Would you like to create memorable characters? What author doesn’t, right? Where do great characters come from? Are they great because of what they do or what they say? Or does it have to be both
Picture a scenario with me. Someone walks into a store and asks, “May I see what you have in a nice .30 caliber hollow point?” If this character is an infantry soldier or big game hunter, and if he is looking to practice marksmanship or put meat in the freezer, you wouldn’t think twice about him buying bullets and shooting something.
But what if it’s 74-year-old Sister Mary-Margaret, who’s had enough of absentee dads breeding latch-key kids who are condemned to raise themselves? Now THAT’S someone I want to know more about!
What makes Victor ‘Pug’ Henry of The Winds of War and War and Remembrance so interesting? Pug is my favorite character in one of my favorite sagas. Overall, he doesn’t come off as a wholly sympathetic or even heroic figure. Rather, Victor is a flawed man with professional integrity and a knack for being in the right place at critical times. President Franklin D. Roosevelt praises his eye for detail, and no one questions his dedication as an officer. Yet he himself admits that he’s been a mediocre husband and a rather poor and distant father. And yet, through his eyes we see the major characters of World War II up close and personal. And he is a sharp, analytical observer.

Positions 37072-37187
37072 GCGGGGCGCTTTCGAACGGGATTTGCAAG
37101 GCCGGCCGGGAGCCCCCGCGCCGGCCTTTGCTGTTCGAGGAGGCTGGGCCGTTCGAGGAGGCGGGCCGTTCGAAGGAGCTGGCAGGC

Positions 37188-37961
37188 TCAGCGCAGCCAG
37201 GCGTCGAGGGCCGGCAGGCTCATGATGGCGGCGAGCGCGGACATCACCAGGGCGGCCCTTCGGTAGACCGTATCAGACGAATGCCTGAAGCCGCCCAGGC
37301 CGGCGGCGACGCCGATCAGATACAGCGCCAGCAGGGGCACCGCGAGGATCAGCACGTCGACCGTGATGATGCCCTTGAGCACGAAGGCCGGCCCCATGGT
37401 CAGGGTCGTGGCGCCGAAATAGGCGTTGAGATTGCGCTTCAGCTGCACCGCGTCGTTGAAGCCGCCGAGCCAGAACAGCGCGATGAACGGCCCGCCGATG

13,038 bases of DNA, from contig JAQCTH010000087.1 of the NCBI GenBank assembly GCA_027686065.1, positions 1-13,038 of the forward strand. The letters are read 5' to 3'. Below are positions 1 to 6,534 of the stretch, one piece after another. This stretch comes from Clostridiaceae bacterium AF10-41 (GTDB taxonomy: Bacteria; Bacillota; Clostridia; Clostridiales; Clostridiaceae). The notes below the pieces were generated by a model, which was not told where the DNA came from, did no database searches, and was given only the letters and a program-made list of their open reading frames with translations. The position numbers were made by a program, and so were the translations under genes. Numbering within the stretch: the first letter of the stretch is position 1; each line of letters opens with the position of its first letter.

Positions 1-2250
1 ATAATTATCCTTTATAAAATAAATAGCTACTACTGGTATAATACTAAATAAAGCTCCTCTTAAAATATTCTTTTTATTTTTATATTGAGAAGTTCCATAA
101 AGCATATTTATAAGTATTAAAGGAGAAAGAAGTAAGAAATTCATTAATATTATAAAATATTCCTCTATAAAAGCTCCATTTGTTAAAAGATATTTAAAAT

He became a classic and favored character because the resolution of his story came with his realization that, of all the professional calls he got right, as a husband and father, he had been wrong all along. He turned out to be different than who he, and I, thought he was.
In case you haven’t heard or read it, let me restate the classic rule of character development:
No hero should be without a flaw, no villain without a bit of good in his heart.
But to make them memorable, each must have something in their character that is different than our expectations, and theirs.
How do You Create the Most Memorable Characters Ever?
By making them real people. Each character worthy of being in your story must be more than just a detective, financial analyst, or Navy pilot.
This distinction is key:
It’s more important that we know ‘who they are’ rather than ‘what they do for a living.’
To get the most from your main character, your main villain or hero, and every character whose role advances your story, you need to ask them (the character) some questions.
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